Logistics and the Marines Term Paper by Nicky

Logistics and the Marines
A discussion of the United States Marine Corp's (USMC) adoption of supply chain management.
# 128653 | 977 words | 6 sources | APA | 2010 | US


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Description:

This paper describes how the United States Marine Corps (USMC) revised its outdated supply chain management system, known as "Iron Mountain." The paper further analyzes the benefits the Marines accrued from adopting a new approach to supply chain management. Specifically, the paper focuses on how supply chain management (SCM) technologies gave the Marines the flexibility of replacing their "Iron Mountain" strategy with a leaner and more efficient approach to supply chain management and supply chain optimization. The paper concludes that the new program enables the Marines to gain significant advantages in their logistics planning, execution and long-term performance.

Outline:
Introduction
Marine's SCM Improvement Strategies Embrace Lean Concepts
Technologies Used to Support the Marine's SCM Framework and Strategies
Tactical Excellence from Logistics Achieved

From the Paper:

"The Marines faced a daunting challenge of being able to support their troop deployments throughout multiple continents, yet lacked a scalable SCM framework which would give them the agility necessary to support them. The move away form the "iron mountain" concepts, and with it, the many fragmented and disconnected systems and processes, led to the development of a cohesive, integration SCM network that could scale globally (Gue, 2004). An example of critical scalability is for the Marines is supporting deployments in Afghanistan, 300 miles inland from coastal-based supply chain centers (Simpson, 2002). The benefits of creating a more agile SCM framework that can scale globally led to significant benefits. First, the leaner support structure freed up over 1,800 Marines from assisting with logistics and supporting core mission tasks. Second, the re-vamped SCM framework, with its greater integration of systems and processes, led to faster deployment capability."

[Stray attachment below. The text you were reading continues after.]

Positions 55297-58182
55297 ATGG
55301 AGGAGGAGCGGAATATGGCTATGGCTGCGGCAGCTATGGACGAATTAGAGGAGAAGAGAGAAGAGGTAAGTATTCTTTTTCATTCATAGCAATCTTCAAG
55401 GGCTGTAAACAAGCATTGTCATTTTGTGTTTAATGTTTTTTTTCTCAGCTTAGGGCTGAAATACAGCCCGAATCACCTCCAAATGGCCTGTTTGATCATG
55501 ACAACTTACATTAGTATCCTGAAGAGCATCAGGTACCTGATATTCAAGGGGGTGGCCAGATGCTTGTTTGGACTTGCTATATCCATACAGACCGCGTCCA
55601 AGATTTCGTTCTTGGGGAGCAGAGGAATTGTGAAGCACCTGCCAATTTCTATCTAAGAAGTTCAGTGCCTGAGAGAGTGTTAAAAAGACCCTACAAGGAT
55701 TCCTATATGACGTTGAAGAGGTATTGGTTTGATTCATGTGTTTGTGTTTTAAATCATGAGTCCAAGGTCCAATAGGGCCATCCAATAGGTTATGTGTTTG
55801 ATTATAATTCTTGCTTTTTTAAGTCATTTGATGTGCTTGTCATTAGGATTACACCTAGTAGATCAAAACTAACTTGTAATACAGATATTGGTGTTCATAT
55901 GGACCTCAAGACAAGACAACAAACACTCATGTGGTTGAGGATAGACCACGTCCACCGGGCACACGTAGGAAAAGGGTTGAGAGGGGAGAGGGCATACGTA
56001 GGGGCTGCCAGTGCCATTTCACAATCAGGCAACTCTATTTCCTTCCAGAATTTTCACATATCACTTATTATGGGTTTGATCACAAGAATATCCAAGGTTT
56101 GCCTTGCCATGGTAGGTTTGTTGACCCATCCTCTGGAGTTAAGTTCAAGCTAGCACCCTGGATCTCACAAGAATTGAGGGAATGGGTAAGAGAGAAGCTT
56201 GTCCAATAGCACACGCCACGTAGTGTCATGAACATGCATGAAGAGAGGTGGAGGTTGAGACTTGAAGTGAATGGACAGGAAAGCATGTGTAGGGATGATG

Sample of Sources Used:

  • Bausch, Dan O., Brown, Gerald G., Hundley, Danny R., Rapp, Stephen H., Rosenthal, Richard E.. (1991). Mobilizing Marine Corps Officers. Interfaces, 21(4), 26. Retrieved November 13, 2008, from ABI/INFORM Global database. (Document ID: 1332892).
  • Kevin R Gue (2003). A dynamic distribution model for combat logistics. Computers & Operations Research, 30(3), 367-381. Retrieved November 12, 2008, from ABI/INFORM Global database. (Document ID: 283389561).
  • Elena Malykhina (2004, November). MARINE CORPS REVAMPS TROOPS' SUPPLY CHAIN. InformationWeek,(1012), 22. Retrieved November 12, 2008, from ABI/INFORM Global database. (Document ID: 731143611).
  • Ronis, S.R. (2003). Marine Logistics Command strives for efficiency. National Defense. Arlington: 88,(600) p 86.
  • Simpson, L. (2002). How the Marines won the battle of the iron mountain. Management. London: 7(14) p 20.

Cite this Term Paper:

APA Format

Logistics and the Marines (2010, July 31) Retrieved November 20, 2019, from https://www.academon.com/term-paper/logistics-and-the-marines-128653/

MLA Format

"Logistics and the Marines" 31 July 2010. Web. 20 November. 2019. <https://www.academon.com/term-paper/logistics-and-the-marines-128653/>

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